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“Leave” campaigners polled 52% in a vote that rebutted economic and political arguments for staying within the EU provided by Prime Minister Cameron and other prominent “Remain” supporters. Voting was heavily split regionally – with a majority of voters in London and Scotland expressing a desire to remain within Europe.

Canadian Mark Carney, governor of the Bank of England, said today the UK could expect market volatility as it begins the process of renegotiating trade agreements with the EU and wider world.

“The Treasury and the Bank of England have engaged in extensive contingency planning and the chancellor and I have been in close contact, including through the night and this morning,” he said in a statement.

“The Bank will not hesitate to take additional measures as required as those markets adjust and the UK economy moves forward. These adjustments will be supported by a resilient UK financial system - one that the Bank of England has consistently strengthened over the last seven years. The capital requirements of our largest banks are now ten times higher than before the crisis. The Bank of England has stress tested them against scenarios more severe than the country currently faces.”

Read Mark Carney’s full statement here: http://www.bbc.co.uk/news/business-36618560

The expected volatility was seen as markets opened this morning. The FTSE fell 8% and the value of the UK pound dropped while the price of Brent oil fell by 5.2%. Both the FTSE and Brent regained some ground in later morning UK trading.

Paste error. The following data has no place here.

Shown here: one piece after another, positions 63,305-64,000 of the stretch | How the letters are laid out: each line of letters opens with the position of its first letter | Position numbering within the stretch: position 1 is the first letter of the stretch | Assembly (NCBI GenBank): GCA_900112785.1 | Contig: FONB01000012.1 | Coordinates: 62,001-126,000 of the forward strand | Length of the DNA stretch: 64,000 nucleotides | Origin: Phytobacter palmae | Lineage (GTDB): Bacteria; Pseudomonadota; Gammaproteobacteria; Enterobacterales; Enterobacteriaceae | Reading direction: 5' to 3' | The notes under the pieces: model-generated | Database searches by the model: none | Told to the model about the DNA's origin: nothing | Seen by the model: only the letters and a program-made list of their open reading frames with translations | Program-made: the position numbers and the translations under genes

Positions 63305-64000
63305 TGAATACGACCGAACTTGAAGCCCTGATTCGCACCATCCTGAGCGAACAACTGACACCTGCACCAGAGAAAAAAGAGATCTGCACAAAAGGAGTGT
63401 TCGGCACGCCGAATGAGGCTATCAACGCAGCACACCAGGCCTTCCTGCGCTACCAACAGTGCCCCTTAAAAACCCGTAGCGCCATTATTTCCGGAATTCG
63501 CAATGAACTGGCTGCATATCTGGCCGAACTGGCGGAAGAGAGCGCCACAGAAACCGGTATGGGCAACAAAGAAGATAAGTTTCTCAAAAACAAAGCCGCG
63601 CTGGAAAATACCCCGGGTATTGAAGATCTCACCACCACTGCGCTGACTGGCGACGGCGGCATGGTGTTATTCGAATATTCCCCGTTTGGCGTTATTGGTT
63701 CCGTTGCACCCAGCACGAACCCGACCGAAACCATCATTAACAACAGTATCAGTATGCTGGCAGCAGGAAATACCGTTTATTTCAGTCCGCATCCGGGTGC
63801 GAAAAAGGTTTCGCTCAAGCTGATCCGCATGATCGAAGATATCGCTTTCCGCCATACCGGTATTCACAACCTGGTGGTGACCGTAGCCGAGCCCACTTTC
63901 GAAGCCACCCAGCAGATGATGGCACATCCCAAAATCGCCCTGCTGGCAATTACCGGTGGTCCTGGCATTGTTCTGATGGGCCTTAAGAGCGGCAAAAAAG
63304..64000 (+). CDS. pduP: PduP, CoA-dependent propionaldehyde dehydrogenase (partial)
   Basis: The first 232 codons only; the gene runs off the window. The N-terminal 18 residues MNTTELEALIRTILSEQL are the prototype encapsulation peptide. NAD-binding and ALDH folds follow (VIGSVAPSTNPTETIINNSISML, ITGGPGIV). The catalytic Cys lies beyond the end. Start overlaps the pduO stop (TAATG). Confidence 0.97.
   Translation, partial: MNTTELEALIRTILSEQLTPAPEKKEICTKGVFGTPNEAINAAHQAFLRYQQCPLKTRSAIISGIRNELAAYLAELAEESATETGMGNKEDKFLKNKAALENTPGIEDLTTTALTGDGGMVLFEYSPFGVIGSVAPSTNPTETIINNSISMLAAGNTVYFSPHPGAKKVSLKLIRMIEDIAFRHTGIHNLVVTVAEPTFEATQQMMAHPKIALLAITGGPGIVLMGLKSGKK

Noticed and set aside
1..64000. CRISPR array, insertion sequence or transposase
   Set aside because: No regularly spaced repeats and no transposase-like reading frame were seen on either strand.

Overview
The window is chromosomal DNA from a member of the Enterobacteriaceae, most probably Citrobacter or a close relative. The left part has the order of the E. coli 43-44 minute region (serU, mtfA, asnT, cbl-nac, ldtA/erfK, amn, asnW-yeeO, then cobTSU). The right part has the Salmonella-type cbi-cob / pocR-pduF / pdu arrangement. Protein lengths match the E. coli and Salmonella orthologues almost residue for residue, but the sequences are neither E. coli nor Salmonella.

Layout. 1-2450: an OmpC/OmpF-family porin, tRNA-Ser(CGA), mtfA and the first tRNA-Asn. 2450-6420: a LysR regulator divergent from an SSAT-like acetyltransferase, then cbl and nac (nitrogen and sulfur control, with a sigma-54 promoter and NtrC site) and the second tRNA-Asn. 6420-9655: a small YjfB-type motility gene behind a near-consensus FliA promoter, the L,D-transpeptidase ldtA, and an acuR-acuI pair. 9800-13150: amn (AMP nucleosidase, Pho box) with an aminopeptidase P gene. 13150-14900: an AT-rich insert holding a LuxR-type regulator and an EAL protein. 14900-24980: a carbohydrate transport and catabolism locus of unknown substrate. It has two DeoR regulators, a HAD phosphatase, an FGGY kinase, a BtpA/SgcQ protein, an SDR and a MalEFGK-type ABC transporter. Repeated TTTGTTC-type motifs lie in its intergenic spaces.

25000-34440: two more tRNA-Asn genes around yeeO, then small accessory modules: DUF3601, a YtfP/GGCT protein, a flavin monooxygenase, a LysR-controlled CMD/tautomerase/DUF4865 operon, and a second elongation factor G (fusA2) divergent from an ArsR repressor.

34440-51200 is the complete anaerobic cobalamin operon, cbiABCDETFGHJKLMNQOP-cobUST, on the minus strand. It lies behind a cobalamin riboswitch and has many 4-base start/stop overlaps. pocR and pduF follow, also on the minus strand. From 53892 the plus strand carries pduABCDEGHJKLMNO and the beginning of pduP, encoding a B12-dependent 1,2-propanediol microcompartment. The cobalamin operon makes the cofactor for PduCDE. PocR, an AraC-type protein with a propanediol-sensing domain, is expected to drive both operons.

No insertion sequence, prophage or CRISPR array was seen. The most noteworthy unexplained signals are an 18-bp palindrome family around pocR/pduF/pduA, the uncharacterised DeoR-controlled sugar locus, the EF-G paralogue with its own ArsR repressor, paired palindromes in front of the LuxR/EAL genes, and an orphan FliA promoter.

Prime Minister Cameron had staked his political future on the outcome of the referendum. He announced his intention to resign in the hours that followed the “Brexit” result, as well as providing a sense of the timing for new leadership to take his place by this fall.

Oil & Gas UK, the leading representatives for the UK’s offshore oil and gas industry, this morning hoped that all those involved will now come together and “work constructively” to make the EU transition as smooth as possible.

“We ask that the UK Government clearly outlines the process which will follow to minimize any potential period of uncertainty. The UK oil and gas industry is at a critical juncture and we need to ensure the UK Continental Shelf continues to attract investment and be seen as a great place to do business.”

The UK Government identifies security of domestic energy supply as a key part of the UK’s energy plan. It has been exploring alternative sources of domestic energy, including the creation of a shale gas sector. The UK became a net importer of oil in 2006, of gas in 2004 and for a combination of oil and gas in BOE in 2005.

Earlier this week, chief executives at three of the top four UK oil and gas producers publicly urged voters to remain within the European Union. Among them were CEOs at Anglo-Dutch Royal Dutch Shell, BP Plc. and France’s Total, who featured in media outlets in a list of prominent pro-EU business leaders, together with executives from Centrica plc and smaller producers active in the UK such as EnQuest plc, ENGIE, MOL and BHP Billiton.

According to data from Evaluate Energy, the energy executives who declared in favour of staying control approximately 510,000 boe/d of UK North Sea production.

BrexitChart.jpg

 Source: Evaluate Energy